Japan to privatise post office
Japan’s lower house of parliament on Tuesday voted to approve privatization of the post office in that nation.
While the upper house of parliament must now approve the legislation before it becomes law, the approval by the lower house is widely seen as a vote of confidence in prime minister Junichiro Koizumi after his own Liberal Democratic Party opposed his plan for privatization of the state-owned post office.
Mr. Koizumi had threatened to dissolve parliament if he lost the vote. After the vote, several leaders of the LDP resigned in protest.
They had been warned before the vote that cabinet members would be “severely punished” if they opposed the prime minister in the vote. Approximately 40 of the 250 members of the LDP in the lower house voted against the legislation.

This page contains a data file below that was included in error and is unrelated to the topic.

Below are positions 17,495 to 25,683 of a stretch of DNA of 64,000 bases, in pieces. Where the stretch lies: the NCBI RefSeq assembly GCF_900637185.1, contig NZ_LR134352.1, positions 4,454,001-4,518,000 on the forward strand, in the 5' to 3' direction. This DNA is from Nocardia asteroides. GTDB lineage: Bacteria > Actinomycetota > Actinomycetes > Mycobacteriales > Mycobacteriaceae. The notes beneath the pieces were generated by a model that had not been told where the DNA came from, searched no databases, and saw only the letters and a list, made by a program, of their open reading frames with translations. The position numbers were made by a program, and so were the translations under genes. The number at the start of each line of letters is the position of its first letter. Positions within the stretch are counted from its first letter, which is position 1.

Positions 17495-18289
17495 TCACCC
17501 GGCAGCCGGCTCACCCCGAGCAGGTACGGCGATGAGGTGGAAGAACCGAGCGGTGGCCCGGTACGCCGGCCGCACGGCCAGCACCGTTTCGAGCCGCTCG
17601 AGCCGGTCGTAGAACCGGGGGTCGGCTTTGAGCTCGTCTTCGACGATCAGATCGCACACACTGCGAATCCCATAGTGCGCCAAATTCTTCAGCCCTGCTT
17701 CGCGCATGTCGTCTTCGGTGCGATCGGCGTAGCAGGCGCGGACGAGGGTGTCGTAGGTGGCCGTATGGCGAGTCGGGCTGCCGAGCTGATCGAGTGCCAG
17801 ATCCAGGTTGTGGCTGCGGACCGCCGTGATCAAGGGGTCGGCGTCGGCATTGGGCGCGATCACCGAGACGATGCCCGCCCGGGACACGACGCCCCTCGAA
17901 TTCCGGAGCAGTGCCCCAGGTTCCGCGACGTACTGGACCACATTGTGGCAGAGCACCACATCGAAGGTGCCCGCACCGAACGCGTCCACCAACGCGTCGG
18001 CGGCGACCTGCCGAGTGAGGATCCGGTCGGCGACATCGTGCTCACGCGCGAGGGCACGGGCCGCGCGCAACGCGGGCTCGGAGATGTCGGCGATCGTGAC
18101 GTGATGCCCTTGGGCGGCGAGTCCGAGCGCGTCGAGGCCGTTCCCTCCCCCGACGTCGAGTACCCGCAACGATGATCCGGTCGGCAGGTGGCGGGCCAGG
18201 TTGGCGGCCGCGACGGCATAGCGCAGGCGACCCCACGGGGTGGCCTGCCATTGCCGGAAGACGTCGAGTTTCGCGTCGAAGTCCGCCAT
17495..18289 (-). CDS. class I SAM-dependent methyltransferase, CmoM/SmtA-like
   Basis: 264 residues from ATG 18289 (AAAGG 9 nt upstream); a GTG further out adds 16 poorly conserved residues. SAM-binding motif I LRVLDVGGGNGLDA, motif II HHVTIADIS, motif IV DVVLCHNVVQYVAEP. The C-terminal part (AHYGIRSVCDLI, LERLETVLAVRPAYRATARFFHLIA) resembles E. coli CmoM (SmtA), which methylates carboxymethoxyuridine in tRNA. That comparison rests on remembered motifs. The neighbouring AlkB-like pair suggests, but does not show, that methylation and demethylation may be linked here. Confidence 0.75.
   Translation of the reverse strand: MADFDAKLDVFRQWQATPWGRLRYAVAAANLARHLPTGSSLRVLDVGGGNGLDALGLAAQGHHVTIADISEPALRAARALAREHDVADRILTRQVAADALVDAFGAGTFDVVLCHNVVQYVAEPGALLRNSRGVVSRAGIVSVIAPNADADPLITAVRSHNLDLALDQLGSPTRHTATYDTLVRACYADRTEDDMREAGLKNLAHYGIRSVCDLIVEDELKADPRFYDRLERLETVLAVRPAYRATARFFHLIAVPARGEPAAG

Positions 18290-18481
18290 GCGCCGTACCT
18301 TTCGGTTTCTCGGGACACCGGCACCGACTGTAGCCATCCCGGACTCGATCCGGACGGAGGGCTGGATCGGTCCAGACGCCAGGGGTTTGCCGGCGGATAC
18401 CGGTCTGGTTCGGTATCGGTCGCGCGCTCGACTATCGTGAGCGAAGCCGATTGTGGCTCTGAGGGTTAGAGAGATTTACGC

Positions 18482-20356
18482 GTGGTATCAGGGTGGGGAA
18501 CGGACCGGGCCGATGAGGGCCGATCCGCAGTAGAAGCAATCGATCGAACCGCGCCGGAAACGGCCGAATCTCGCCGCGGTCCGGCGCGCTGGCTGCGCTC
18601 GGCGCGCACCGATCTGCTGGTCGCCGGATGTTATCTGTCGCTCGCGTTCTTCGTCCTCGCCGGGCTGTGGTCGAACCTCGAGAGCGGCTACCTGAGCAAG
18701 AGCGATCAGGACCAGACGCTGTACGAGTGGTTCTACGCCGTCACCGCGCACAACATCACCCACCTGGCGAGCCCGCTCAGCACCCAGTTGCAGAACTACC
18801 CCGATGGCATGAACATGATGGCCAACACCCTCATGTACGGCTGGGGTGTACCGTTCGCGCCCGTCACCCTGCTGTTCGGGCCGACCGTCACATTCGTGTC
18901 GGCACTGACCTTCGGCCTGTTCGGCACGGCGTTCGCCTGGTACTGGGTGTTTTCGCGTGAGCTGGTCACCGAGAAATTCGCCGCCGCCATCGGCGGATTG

Under the privatization plan the post office – which is the biggest state-owned financial services institution in the world, with responsibility for ¥350,000 billion ($3,130 billion) in funds – would be divided into four parts: savings, insurance, mail delivery, and counter services beginning in 2007, with shares offered to the public over the next ten years.